[box type=”info” align=”” class=”” width=””]Rob Smith
The production and sale of electric vehicles accelerated in 2016, with two million cars manufactured and over 750,000 sold globally, according to the International Energy Agency’s (IEA) 2017 Global Electric Vehicle report.
And the market is expected to boom further in the coming years. The report predicts electric car stocks will range from between nine million and 20 million by 2020 and between 40 million and 70 million by 2025. Countries around the world are also attempting to ban the sale of petrol and diesel cars, and are encouraging motorists to go green.
However, electric vehicles are not emissions-free. While these vehicles obviously run on electricity, that electricity typically comes from a mix of emissions-intensive fossil fuels, nuclear energy, and power from renewables. That is, unless you live in country like Norway, which generates virtually all of its electricity from hydropower. But Norway is the exception rather than the rule.
At the other end of the scale, China, whose electric vehicle market accounts for 40% of all sales globally, drives the most emissions-intensive electric cars. That is according to data from Bloomberg New Energy Finance (BNEF), which shows the majority of China’s electricity comes from coal.
China’s coal consumption intensifies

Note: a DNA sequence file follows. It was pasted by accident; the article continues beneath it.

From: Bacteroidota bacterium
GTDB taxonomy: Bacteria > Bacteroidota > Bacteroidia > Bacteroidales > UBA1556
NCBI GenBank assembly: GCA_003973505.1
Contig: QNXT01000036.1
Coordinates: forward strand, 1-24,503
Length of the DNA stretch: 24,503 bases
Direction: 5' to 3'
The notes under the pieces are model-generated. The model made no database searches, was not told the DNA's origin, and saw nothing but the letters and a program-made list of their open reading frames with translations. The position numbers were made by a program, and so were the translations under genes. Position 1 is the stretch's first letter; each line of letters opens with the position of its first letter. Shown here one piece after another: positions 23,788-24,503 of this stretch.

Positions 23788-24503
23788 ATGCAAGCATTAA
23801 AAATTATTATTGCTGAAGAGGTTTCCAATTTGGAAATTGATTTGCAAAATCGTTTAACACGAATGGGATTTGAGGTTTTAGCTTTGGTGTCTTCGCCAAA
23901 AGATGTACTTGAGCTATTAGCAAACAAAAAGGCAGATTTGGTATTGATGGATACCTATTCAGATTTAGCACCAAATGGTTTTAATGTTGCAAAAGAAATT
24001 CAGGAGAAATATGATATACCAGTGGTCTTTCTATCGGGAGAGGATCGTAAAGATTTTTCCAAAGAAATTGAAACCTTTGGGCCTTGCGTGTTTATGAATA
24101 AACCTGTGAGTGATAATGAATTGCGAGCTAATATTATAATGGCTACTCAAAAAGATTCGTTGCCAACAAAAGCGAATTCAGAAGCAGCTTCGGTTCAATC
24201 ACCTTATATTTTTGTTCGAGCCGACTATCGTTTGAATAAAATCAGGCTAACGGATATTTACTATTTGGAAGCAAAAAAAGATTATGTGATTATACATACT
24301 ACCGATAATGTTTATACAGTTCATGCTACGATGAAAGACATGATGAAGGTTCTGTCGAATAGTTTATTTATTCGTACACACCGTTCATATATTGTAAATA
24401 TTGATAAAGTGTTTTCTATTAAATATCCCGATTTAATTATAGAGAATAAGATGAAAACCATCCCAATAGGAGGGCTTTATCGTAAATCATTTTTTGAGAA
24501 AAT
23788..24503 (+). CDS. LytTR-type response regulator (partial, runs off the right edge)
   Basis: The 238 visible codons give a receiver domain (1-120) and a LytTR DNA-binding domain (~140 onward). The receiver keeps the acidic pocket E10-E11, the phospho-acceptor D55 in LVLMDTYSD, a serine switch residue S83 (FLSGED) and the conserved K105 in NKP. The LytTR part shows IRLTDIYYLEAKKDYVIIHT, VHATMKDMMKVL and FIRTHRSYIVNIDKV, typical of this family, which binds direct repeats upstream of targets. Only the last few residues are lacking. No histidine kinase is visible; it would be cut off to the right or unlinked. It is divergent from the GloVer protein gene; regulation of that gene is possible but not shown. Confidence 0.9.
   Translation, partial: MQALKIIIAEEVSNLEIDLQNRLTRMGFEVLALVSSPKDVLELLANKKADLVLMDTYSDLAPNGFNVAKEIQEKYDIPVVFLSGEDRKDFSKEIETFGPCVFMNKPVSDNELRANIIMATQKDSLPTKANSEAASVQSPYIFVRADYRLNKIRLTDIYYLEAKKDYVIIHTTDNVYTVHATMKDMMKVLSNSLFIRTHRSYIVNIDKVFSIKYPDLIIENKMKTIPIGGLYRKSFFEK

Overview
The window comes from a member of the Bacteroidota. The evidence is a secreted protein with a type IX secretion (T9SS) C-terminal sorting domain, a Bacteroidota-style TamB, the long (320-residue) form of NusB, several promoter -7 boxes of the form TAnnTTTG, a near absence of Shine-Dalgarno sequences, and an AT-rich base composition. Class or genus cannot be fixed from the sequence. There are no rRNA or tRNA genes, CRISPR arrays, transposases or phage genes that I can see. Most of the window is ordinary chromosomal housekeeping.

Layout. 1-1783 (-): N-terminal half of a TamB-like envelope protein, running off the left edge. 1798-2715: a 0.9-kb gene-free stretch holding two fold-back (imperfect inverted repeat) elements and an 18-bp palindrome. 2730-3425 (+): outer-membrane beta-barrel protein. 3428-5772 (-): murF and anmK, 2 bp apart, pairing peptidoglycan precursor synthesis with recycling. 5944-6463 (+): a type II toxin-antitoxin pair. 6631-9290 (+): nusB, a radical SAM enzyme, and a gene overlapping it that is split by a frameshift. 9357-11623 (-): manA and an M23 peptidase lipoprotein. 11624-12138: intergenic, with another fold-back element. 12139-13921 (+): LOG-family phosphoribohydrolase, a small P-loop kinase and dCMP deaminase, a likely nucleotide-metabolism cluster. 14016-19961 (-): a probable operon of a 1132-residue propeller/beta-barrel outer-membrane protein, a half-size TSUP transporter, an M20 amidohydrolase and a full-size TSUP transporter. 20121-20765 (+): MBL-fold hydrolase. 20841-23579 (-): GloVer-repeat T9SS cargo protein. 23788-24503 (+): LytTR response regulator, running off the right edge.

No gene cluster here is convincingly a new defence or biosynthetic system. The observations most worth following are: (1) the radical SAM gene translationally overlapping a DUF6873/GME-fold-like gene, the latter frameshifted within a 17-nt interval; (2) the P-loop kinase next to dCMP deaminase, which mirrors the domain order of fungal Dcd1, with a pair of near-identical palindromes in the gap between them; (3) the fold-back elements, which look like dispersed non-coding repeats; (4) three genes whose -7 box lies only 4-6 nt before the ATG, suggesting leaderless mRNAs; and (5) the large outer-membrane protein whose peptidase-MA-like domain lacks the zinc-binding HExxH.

While China is among the nations working to curb the production of fossil fuel-powered vehicles, its appetite for coal has intensified in recent years, from a global share of 13.6% in the early 1970s to 44.5% in 2016.
As a result, China produced 3,242 million metric tonnes (MT) of coal in 2016, dwarfing the world’s second biggest producing nation, India, which accounted for 9.7%, or 708 Mt, of the world’s total in 2016.
According to BNEF’s data, electric vehicles in China produce 188.5 grams of carbon dioxide (CO2) emissions per mile, the most of any country globally. In comparison, electric vehicles in the United Kingdom produce just over 76 grams of CO2, while in France just 2.7 grams are produced per mile.
The eco benefits outweigh the energy concerns
In reality, though, driving an electric car is still far more environmentally friendly than driving a gasoline-burning vehicle, which typically produce about 250 grams of CO2 per mile, BNEF says.
BNEF also points out that electric vehicles were 39% cleaner on average than using internal combustion engines in 2016. That gap is expected to widen to 67% by 2040, as renewables such as solar and wind make up a larger share of the global energy mix.
China is at the heart of this renewable energy revolution, having announced last year that it would invest $360 billion in renewable energy by 2020 and scrap plans to build more than 100 coal-fired plants (although Chinese corporations are backing coal power projects overseas).
The IEA Renewables 2017 report also predicts China will account for over 40% of the total global clean energy mix by 2022. This is the result of meeting various capacity targets and addressing concerns about the country’s air pollution.
In recent months, for example, China has deployed various novel technologies designed to clean the air, including a 100-metre-tall smog-sucking tower in the city of Xian.
China has also already surpassed its 2020 solar panel target, and the IEA says it expects the country to exceed its wind target in 2019.
Rob Smith, Formative Content